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The B1M | 5:53
WITH an increasing number of people living in urban areas, growing awareness of the impact of construction on the environment and the importance of better
integrating a human scale into large projects, developers and architects are increasingly blurring the lines between the natural and built environments.
Sydney’s emerging Quay Quarter Tower takes this model to the extreme; readapting a 1970s skyscraper into one of the city’s largest and greenest new office buildings.
Above: Quay Quarter precinct is currently under construction, with Quay Quarter Tower at its heart (image courtesy of 3XN Architects).
Quay Quarter Tower is the centrepiece of the wider Quay Quarter precinct.
Located on Sydney’s front door, the redevelopment being undertaken by AMP Capital on behalf of its investors will create new apartments, retail, commercial and public space across two city blocks adjacent to Sydney Harbour.
With its unique design and innovative construction method, Quay Quarter Tower is being hailed as one of the most exciting foreshore reinventions since the construction of the Sydney Opera House over 40 years ago and is setting a new benchmark in office design, innovation and construction delivery.
Designed by Danish architect 3XN and under construction by Multiplex, the tower will rise to a height of 216 metres.
Above: Quay Quarter Tower's unique form will rise 216 metres above Sydney (image courtesy of 3XN Architects).
The new tower makes extensive use of the existing 188-metre tall AMP Centre, retaining 68% of the original structure and expanding the building's footprint to create a modern and flexible commercial facility.
In April 2018, scaffolding was erected around the existing structure to protect nearby properties as workers removed the entire north face of the tower and installed a new facade.
By reusing significant portions of the original structure, the overall carbon footprint of the building's construction is being significantly reduced as compared to a complete rebuild scheme.
By consuming less concrete, steel and other materials the project will save the equivalent emissions of 10,000 flights between Sydney and Melbourne.
Above: The scaffolding rising around the original AMP Centre prior to the facade being removed (image courtesy of Con Dongas).
Additionally, while many new premium-grade office towers are now costing well in excess of a billion US dollars to construct, Quay Quarter Tower is expected to cost just half that – at USD $510 million.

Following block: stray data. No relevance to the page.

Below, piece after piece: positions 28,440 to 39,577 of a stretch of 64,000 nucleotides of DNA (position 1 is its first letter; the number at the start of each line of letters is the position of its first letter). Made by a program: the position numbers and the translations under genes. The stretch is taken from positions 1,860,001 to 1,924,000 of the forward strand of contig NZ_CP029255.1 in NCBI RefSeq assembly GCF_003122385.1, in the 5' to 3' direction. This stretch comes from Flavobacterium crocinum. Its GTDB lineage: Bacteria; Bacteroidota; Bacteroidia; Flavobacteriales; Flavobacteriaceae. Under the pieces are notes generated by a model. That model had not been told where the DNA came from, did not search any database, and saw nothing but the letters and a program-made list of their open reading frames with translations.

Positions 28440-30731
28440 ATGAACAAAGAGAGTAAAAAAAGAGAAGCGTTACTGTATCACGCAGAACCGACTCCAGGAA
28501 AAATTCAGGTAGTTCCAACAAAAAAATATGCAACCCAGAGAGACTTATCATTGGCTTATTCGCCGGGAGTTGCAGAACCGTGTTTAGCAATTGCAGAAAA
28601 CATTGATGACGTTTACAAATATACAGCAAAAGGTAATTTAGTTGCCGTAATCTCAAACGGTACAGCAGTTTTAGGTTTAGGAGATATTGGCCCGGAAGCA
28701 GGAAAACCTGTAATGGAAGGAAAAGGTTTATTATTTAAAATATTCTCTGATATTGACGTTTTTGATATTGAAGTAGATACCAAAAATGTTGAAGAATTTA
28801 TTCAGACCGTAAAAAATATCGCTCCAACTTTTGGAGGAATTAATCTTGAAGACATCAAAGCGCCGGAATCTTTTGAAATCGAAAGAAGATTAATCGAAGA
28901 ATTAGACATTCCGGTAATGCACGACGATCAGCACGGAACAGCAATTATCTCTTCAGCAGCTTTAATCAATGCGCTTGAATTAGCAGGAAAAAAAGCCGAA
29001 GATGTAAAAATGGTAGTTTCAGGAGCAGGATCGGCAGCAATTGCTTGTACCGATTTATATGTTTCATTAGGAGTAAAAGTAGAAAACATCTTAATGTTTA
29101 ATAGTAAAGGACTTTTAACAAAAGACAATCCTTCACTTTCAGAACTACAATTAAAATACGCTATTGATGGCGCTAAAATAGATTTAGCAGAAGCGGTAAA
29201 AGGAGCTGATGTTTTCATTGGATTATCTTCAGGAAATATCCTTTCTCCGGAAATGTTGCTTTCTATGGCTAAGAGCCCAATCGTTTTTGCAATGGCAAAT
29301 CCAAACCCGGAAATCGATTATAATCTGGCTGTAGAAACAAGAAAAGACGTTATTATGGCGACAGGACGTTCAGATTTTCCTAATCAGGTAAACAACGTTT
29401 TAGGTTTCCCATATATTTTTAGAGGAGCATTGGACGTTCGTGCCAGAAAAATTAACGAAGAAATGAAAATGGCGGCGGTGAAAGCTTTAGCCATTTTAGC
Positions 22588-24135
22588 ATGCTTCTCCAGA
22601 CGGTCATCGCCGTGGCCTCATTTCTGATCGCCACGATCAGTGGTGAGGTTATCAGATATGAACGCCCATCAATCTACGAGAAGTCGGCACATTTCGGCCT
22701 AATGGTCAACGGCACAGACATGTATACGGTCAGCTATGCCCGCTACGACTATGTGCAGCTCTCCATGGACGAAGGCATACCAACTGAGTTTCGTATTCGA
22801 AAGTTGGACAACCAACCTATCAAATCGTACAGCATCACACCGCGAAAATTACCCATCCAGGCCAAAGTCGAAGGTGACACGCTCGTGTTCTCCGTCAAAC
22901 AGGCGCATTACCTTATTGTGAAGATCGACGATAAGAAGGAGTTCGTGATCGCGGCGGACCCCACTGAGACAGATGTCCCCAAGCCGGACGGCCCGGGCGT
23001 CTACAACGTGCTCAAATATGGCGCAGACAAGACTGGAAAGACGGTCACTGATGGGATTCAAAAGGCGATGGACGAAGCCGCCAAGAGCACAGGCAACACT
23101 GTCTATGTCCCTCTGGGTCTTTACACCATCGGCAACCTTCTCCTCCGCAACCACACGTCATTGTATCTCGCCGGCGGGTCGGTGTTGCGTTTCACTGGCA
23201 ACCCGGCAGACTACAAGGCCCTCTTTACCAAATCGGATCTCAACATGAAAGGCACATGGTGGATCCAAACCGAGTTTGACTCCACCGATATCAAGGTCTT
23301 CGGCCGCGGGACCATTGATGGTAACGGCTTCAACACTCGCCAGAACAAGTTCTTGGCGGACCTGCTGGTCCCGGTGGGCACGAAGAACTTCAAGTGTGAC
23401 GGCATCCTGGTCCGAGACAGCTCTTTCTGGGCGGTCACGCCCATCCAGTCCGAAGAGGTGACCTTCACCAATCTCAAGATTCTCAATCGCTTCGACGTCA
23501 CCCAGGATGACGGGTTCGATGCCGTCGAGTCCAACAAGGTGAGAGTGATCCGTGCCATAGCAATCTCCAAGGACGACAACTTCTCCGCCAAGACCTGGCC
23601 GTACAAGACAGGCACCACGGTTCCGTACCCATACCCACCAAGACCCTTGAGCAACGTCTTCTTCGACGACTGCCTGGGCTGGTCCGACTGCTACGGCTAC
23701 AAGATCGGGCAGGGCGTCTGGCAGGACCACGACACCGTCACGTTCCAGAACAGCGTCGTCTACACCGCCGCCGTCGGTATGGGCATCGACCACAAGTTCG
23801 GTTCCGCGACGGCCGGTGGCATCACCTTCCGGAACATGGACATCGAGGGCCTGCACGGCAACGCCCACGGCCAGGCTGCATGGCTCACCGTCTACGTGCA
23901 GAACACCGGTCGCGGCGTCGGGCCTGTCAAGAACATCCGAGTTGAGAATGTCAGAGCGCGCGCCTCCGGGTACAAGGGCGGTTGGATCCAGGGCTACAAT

Conceived as a series of stacked volumes, the tower’s unique profile is a response to its context that helps to maximise light and views for occupants.
Rising behind the much shorter AMP Building, designing Quay Quarter Tower with a simple, flat facade would have significantly reduced the outlook for tenants and, in turn, the overall design aesthetic of the development.
Above: Quay Quarter Tower's unique shape is a response to its surroundings (image courtesy of 3XN Architects).
By rotating each volume as the structure rises, the tower maximises views across the harbour and increases daylight penetration into the building for the benefit of occupants, while creating space for a series of landscaped sky terraces throughout its height.
This smart design has the added benefit of increasing the building’s energy efficiency.
With the lower levels of the building oriented to the west overlooking the forecourt, the tower shifts east as it rises, reducing the impact of direct solar gain and acting as a shading system, providing thermal comfort for occupants without compromising views.
Internally, in order to maximise floor area and therefore value from the development, double-decker elevators will be installed within the building, reducing the number of shafts required by eight and freeing up floor space.
SYDNEY’S VERTICAL VILLAGE
Quay Quarter Tower has been designed as a workplace of the future with a strong emphasis on community, people, wellbeing and technology.
The stacked volumes that make up the tower are in fact arranged as a series of “vertical villages” positioned around central atria that extend up through the structure.
Above: The Tower is broken down into a series of "vertical villages" which foster interaction and give the development a more human scale ( image courtesy of 3XN Architects).
These spaces help to maximise light and views while creating areas that foster interaction amongst the building's occupants, giving the overall structure a more human scale.
In addition to the atria and sky terraces, the tower offers a landscaped rooftop, onsite dining and wellbeing amenities along with the latest wireless technology and extensive retail, lifestyle and dining opportunities so that occupants can remain engaged and connected.
Above: Quay Quarter Tower will reshape Sydney's famous skyline (image courtesy of 3XN Architects).
When it completes in 2022, Quay Quarter Tower will reshape Sydney’s skyline and stand as a powerful demonstration of how to transform two city blocks to develop greener, more connected city neighbourhoods.
Footage and images courtesy of AMP Capital, 3XN Architects, Google Earth and Con Dongas.
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